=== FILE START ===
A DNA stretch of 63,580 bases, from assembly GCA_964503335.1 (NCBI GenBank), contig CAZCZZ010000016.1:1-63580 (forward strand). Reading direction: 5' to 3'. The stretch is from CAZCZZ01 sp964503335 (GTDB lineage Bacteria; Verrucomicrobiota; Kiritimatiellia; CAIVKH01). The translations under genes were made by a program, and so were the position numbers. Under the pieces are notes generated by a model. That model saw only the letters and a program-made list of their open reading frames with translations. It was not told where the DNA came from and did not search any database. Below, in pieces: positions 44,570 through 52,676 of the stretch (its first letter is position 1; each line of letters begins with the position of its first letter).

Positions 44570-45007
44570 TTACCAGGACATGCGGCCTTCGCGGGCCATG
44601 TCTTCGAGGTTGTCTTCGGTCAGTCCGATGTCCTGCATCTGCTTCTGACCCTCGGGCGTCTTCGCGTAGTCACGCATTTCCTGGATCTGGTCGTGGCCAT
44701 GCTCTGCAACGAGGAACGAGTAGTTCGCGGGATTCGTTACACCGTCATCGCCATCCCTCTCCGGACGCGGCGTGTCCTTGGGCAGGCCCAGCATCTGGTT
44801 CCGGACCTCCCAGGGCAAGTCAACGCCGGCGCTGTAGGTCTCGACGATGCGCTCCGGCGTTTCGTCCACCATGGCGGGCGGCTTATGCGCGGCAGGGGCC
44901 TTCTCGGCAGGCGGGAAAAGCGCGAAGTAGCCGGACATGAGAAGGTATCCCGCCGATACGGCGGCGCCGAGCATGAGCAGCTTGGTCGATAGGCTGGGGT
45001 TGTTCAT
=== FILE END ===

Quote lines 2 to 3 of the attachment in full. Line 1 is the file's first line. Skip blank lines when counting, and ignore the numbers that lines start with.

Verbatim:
Positions 44570-45007
44570 TTACCAGGACATGCGGCCTTCGCGGGCCATG